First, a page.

In news that’s about to blow your mind: penises can break. It’s fairly uncommon, usually the result of a woman being on top (or aggressive masturbation), and can be fixed without issue for 90 percent of men. Tragically, the other 10 percent could suffer from life-long urinary issues due to the damage done to the urethra. If medical assistance isn’t immediately sought after a penis breaks, then not only are dudes looking at urinary problems, but also deformity and erectile dysfunction. Yikes.
But how on earth do you break a penis, especially when there are no bones in it? Easy. When it’s erect, a penis can be fractured when one of the two tubes (corpus cavernosum) is ruptured. The number one way to know that a penis has been fractured, besides severe pain, of course, is from the loud “popping noise,” followed by swelling, and a very black and blue penis. It definitely doesn’t sound very pretty, but unless a man has a Peyronie’s disease (curvature of the penis due to scar tissue formation), breaking one isn’t exactly easy, and can be avoided by not being so rough with it.
But when it comes to sex injuries, fractured penises are just the tip (I had to): A 2010 study found that five percent of people have suffered sex injuries so bad that they had to take time off from work, while a study by dating site Meetville found that in the process of people hurting themselves mid-sex 40 percent of people also broke something in their home. In fact, the average cost for sex-related damages comes in at $246.
Since getting it on is clearly a dangerous deed, you should probably be on the look out for ways not to fall victim to sex-related injuries. If something doesn’t feel good, then stop. If it looks like that kitchen table can’t hold you and your partner, then try the floor instead. It's really that simple.
Here are the most common sex injuries that could actually happen to you, if you’re not careful.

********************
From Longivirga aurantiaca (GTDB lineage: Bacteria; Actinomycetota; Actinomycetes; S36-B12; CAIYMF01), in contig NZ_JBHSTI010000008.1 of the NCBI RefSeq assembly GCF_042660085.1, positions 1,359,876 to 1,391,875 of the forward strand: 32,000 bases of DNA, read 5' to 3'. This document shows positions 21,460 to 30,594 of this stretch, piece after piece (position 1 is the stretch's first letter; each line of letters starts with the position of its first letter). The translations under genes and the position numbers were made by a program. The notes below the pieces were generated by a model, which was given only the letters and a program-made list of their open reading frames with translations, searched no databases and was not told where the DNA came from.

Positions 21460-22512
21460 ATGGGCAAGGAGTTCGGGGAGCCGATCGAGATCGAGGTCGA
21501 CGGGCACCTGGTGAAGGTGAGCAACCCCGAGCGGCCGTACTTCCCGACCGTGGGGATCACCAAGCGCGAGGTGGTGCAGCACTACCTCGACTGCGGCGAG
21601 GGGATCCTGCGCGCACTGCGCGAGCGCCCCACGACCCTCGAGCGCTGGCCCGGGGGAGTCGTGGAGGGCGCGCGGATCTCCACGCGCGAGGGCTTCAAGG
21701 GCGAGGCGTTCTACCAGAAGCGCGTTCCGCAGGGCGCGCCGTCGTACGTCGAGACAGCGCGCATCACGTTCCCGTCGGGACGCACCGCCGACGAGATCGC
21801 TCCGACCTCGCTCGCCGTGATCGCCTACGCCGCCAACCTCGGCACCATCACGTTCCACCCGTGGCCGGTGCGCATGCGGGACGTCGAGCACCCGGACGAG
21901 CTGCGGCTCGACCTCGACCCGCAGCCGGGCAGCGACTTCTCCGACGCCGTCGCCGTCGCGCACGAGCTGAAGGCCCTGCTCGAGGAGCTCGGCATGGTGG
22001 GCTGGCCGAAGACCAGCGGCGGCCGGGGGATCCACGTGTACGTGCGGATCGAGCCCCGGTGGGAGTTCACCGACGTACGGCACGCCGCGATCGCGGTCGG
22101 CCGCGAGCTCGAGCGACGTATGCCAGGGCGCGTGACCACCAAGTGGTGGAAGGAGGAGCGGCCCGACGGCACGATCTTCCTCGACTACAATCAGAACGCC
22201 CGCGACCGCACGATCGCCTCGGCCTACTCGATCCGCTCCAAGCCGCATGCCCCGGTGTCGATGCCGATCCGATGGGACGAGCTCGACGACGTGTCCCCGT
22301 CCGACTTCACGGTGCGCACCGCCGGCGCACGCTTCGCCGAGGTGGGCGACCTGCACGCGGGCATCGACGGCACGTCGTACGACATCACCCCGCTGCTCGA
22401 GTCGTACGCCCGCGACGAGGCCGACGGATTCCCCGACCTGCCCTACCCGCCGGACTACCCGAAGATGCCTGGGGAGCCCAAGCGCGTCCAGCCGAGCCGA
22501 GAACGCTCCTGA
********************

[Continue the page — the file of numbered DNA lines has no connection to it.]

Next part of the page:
According to research by sex toy company Lelo, sex-related broken bones is one of the top 10 most common sex injuries. The most common bones to be broken during sex? Fingers and toes, which, when you think about it, makes sense. Apparently, broken ribs are a real problem, too, due to couples falling in showers or rolling right off the bed.
EYE AND VISION PROBLEMS
In other wonderful news, apparently intense orgasms can rupture blood vessels your eyes. According to Seriously Science,
[one] patient who became blind in one eye after a vigorous romp in the sack. Apparently he experienced what’s known as a “valsalva manoeuvre” during orgasm–basically, by holding his breath and pushing on his diaphragm (like you do when you’re trying to clear your nose), he drastically increased the blood pressure in his eye. The result? A burst blood vessel and blindness. It turns out that this isn’t uncommon during orgasm–but hey, at least it’s temporary!
Although less common, you can also run the risk of another type of "pink eye," from getting foreign substances in your eye. (This is where I refrain from sharing a story about that "one time in college," but, yes, eye infections from cum is a possibility.)
According to Cosmo, tearing within the vagina or on the vulva are among the top four most common sex injuries.